Recent versions of Android are capable of reporting three other tool axes if supported by the hardware. These provide additional information about the 3D orientation of the tool in space.
|public final float MotionEvent.getOrientation ()|
public final float MotionEvent.getOrientation (int pointerIndex)
public final float MotionEvent.getHistoricalOrientation (int pos)
public final float MotionEvent.getHistoricalOrientation (int pos, int pointerIndex)
public static final int MotionEvent.AXIS_ORIENTATION
|Azimuth angle of contact, relative to the top of the screen.|
|public static final int MotionEvent.AXIS_TILT||Altitude angle of contact, relative to the screen’s perpendicular.|
|public static final int MotionEvent.AXIS_DISTANCE||Distance between the tool and the screen.|
If a motion event comes from a stylus or mouse, there may be button state information available. Unlike a tool axis, button state is not available per-pointer, and no historical data is provided.
|public final int MotionEvent.getButtonState ()||"Gets the state of all buttons that are pressed such as a mouse or stylus button." Historic button state information is not available.|
|public static final int MotionEvent.BUTTON_PRIMARY||"Primary button (left mouse button). This button constant is not set in response to simple touches with a finger or stylus tip. The user must actually push a button."|
|public static final int MotionEvent.BUTTON_SECONDARY||"Secondary button (right mouse button, stylus first button)."|
|public static final int MotionEvent.BUTTON_TERTIARY||"Tertiary button (middle mouse button, stylus second button)."|
Android provides apps with metadata about the devices and tools that are used to create motion events. This metadata includes contact IDs, tool types, and descriptions of the source itself. Data specific to a particular contact is typically hosted in the
MotionEvent itself, while information about the underlying device is available through the
Android tracks every input device that is attached the the system and assigns each an ID number that can be used both to distinguish motion events that come from different devices and to obtain information about the responsible device.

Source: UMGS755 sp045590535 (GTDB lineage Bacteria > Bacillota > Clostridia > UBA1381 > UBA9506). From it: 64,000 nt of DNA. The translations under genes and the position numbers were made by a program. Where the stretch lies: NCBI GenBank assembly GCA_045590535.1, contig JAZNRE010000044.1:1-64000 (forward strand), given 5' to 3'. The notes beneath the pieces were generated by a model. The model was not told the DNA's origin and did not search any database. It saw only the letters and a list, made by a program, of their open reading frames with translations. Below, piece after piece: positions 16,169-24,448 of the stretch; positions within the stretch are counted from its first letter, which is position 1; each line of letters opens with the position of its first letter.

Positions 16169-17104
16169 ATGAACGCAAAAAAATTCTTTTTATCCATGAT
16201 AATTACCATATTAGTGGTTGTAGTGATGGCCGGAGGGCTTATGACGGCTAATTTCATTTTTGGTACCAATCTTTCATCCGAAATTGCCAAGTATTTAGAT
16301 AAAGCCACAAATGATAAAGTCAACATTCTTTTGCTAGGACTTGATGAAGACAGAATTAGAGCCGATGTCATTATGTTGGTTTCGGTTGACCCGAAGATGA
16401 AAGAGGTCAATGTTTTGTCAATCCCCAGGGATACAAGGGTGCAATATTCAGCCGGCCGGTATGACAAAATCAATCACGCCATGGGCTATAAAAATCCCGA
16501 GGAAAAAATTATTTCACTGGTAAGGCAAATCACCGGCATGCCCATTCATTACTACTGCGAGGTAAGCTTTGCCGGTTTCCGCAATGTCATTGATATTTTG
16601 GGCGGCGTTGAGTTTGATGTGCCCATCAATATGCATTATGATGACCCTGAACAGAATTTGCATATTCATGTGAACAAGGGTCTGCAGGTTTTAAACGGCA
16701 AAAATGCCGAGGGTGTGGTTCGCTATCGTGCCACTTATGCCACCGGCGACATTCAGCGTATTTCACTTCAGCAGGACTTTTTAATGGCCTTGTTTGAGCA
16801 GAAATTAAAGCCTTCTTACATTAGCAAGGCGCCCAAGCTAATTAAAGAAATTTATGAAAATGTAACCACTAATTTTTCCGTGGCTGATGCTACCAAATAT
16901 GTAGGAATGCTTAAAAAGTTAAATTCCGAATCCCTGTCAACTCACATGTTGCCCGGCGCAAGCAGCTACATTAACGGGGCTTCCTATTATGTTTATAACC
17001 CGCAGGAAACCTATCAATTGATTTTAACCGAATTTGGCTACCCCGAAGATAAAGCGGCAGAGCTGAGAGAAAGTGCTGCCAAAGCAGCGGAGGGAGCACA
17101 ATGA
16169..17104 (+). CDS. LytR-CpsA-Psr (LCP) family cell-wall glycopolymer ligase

|public final int MotionEvent.getDeviceId ()||"Gets the ID for the device that this event came from. An ID of zero indicates that the event didn’t come from a physical device and maps to the default keymap. The other numbers are arbitrary and you shouldn’t depend on the values."|
|public static InputDevice InputDevice.getDevice (int id)||Returns the InputDevice associated with the specified ID.|
|public static int InputDevice.getDeviceIds ()||"Gets the IDs of all input devices in the system."|
|public String InputDevice.getName ()||"Gets the name of this input device."|
|public String InputDevice.getDescriptor ()||"Gets the input device descriptor which is a stable identifier for an input device." This descriptor can be used to safely store settings associated with an input device across application launches.|
Each motion event may come tagged with information about the "source" of the event. This provides additional device type information that can be used to e.g. separate touchscreen events from stylus events.
|public final int MotionEvent.getSource ()||"Gets the source of the event."|
|public int InputDevice.getSources ()||"Gets the input sources supported by this input device as a combined bitfield." Note that a single input device may have multiple sources, so a simple equality test with the constants below is insufficient.|
|public static final int InputDevice.SOURCE_TOUCHSCREEN||"The input source is a touch screen pointing device."|
|public static final int InputDevice.SOURCE_STYLUS||"The input device is a stylus pointing device."|
|public static final int InputDevice.SOURCE_UNKNOWN||"The input source is unknown."|
Google provides a limited set of additional generic axes that can be used to relay other information to apps. These axes may contain arbitrary data, so it is important to positively identify the source device before attempting to interpret their values. For Wacom hardware, this can be done by verifying the device name begins with "Wacom".
|public static final int MotionEvent.AXIS_GENERIC_1||Serial number of the stylus in use. The returned value is the float value corresponding to the bit pattern of the original 32-bit integer. Before making use of this serial number, it is important to recover the original value by passing it through Float.floatToRawIntBits.|
|public static final int MotionEvent.AXIS_GENERIC_2||Tool type of the stylus in use. The returned value is the float value corresponding to the bit pattern of the original 32-bit integer. Before making use of this identifier, it is important to recover the original value by passing it through Float.floatToRawIntBits.
The values may be interpreted as follows (see the Linux kernel driver’s wacom_wac.c file for an exhaustive list):
|public static final int MotionEvent.AXIS_GENERIC_3||This value measures the rotational angle of the Art Pen about its long axis. As with the orientation property, the value is measured from -PI to +PI radians. A measurement of zero indicates the side-switches are facing to the left.|
|public static final int MotionEvent.AXIS_GENERIC_4||This value measures the current position of the fingerwheel for the Airbrush Pen. As with the pressure property, the value is measured from 0.0 to 1.0.|
Android API Reference - List of API packages